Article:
This article is from
Creation 44(2):49, April 2022

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Caterpillar wheel

When danger looms, this caterpillar can transform itself into a wheel, and roll away



Caterpillars ‘inch’ forward notoriously slowly, using their classic motion of wave-like (peristaltic) muscle contractions.

But some species also have a rapid backwards escape strategy, known as ballistic rolling.

The larva of Pleuroptya ruralis, the mother-of-pearl moth, is one such example. When it encounters potential danger, this caterpillar can quickly transform itself into a wheel (see photos A and B).1,2

It can roll for up to five complete revolutions, travelling at about 40 cm (15 inches) per second—about 40 times faster than its ordinary speed of locomotion. The caterpillar can go from flat-and-stationary to rolling in just 60 milliseconds (six-hundredths of a second).

Now there are many passive wheeling animals already known (e.g. salamanders that on a slope curl themselves into a ball to roll away from danger).3 But self-propelled wheeling is much less common. As caterpillar wheel researchers have noted, “self-propulsion is rare and poorly understood.” 4 So the Pleuroptya caterpillar’s launching itself into a rolling wheel is especially notable. And its travel speed makes it “one of the fastest self-propelled wheeling behaviors in nature.” 4

Reinventing the (caterpillar) wheel

The caterpillar has caught the eye of engineers envious of its capacity to morph itself to wheeled or non-wheeled locomotion as the situation demands. “Inspired by this behavior”,4 the engineers have attempted to copy its transformer capabilities in the soft-bodied robot dubbed GoQBot. (The research was funded by a military program to design flexible robots that can gain access to tight spaces.5)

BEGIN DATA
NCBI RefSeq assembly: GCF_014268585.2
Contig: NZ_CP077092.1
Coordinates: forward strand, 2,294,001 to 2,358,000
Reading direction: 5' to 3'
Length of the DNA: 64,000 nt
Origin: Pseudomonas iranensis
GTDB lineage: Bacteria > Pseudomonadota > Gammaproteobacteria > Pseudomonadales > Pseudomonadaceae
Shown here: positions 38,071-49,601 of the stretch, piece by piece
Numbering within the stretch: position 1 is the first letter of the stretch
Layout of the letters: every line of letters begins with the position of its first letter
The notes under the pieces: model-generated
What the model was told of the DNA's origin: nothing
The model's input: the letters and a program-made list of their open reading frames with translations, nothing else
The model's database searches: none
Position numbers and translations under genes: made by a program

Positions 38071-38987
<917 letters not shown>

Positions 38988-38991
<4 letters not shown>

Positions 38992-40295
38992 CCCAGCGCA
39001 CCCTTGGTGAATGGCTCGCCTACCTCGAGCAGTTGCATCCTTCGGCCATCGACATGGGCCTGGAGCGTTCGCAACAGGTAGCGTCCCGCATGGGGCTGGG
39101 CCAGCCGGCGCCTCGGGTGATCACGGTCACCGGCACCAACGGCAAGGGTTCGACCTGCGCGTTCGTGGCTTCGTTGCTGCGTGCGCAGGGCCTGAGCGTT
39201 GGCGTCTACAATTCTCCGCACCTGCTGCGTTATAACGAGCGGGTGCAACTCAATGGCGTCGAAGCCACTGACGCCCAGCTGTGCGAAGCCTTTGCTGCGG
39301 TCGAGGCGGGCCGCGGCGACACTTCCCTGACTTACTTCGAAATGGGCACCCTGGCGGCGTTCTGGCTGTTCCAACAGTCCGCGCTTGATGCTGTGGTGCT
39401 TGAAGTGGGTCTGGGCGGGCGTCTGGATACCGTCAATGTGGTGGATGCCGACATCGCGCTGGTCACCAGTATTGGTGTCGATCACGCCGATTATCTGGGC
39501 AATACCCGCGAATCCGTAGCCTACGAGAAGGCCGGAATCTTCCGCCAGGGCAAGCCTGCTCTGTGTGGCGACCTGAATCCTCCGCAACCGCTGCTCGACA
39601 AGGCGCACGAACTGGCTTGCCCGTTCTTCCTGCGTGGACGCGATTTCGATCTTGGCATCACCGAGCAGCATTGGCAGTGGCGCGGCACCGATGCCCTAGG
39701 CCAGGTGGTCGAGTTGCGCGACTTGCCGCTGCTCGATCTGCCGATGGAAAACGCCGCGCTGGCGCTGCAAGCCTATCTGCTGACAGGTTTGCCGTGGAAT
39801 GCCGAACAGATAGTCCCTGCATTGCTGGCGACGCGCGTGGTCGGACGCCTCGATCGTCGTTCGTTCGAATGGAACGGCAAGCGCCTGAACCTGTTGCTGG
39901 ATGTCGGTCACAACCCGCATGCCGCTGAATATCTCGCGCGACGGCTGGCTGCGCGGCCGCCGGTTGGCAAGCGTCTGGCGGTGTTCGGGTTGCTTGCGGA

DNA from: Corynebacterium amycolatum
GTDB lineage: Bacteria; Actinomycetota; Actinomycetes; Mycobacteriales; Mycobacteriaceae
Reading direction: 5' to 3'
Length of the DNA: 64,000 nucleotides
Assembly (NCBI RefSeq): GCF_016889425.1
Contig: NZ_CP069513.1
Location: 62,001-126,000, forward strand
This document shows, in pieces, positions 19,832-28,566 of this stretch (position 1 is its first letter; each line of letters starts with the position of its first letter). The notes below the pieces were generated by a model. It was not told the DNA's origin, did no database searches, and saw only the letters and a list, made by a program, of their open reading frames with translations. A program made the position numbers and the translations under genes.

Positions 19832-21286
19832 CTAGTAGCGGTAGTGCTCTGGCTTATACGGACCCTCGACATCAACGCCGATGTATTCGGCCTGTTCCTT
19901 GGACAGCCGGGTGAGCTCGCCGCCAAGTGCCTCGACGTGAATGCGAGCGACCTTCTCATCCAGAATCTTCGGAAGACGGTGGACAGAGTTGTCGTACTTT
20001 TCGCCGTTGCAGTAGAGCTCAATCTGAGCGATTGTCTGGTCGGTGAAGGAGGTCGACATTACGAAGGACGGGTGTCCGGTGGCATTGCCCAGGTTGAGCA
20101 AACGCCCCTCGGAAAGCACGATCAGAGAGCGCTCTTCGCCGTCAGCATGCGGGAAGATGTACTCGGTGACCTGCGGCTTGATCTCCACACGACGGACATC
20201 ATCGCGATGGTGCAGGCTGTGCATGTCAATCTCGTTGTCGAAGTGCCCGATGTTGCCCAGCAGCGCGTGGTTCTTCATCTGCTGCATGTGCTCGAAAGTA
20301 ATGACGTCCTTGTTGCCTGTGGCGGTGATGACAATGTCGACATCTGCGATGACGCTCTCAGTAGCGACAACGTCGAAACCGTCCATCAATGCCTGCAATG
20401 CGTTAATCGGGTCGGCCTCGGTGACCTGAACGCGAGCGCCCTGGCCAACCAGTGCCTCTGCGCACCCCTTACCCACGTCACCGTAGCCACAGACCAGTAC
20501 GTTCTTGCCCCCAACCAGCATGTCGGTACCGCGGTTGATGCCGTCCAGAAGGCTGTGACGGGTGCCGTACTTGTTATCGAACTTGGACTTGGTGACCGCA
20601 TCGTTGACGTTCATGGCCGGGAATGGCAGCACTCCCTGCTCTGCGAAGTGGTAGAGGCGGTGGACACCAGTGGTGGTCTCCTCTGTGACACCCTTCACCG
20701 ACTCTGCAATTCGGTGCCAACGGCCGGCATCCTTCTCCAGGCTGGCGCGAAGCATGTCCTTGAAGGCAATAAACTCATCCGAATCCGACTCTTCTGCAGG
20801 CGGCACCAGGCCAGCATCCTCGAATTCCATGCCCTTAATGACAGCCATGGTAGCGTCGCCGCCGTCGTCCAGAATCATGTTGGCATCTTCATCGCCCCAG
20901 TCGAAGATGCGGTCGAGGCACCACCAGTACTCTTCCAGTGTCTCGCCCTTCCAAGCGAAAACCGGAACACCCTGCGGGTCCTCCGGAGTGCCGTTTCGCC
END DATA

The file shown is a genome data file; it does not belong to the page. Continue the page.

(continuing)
The 10-cm-long robot mimics both the caterpillar’s ‘inching’ movement and its ballistic rolling. (Unlike the caterpillar, GoQBot rolls forwards, not backwards.) The curling part of the procedure is achieved by means of heating with electrical pulses. The robot’s shape-memory alloy coils contract, acting like muscles to curl GoQbot into a round wheel.

But—the robot cannot compete with the fast reaction time of the mother-of-pearl larva. The GoQBot takes 50 milliseconds after electrical stimulation to start curling, whereas the Pleuroptya caterpillar is almost completely curled into a wheel shape by that time.

On a (power) roll

The engineers have estimated from their studies that the mechanical power for caterpillar rolling is comparable to that of a locust jump. But they admit, “How caterpillar musculature produces such power in such a short time is yet to be discovered.” 4

An important lesson from all this is that just as no-one would say that GoQBot was not designed, so too should that apply to the life form that inspired it. Of course that goes against the evolutionary narrative that there was no Creator. But the more that living things are studied and reveal their design intricacies, so all the more the Psalmist’s statement rings loud and true: “O Lord, how manifold are your works! In wisdom have you made them all” (Psalm 104:24).

Posted on homepage: 21 June 2023

References and notes

  1. Brackenbury, J., Caterpillar kinematics, Nature 390(6659):453, 4 Dec 1997. Return to text.
  2. Brackenbury, J., Fast locomotion in caterpillars, J. Insect Physiology 45(6):525–533, 1999. Return to text.
  3. To view salamander and caterpillar rolling online: BBC Studios, Weird Nature: Rolling salamanders and caterpillars, youtube.com/watch?v=HmLS2WXZQxU, 31 Jan 2009. Return to text.
  4. Huai-Ti Lin and 2 others, GoQBot: a caterpillar-inspired soft-bodied rolling robot, Bioinspir. Biomim. 6:026007, 2011. Return to text.
  5. Matson, J., Flexible, rolling robot copies caterpillar’s escape mechanism, scientificamerican.com, 26 Apr 2011. Return to text.

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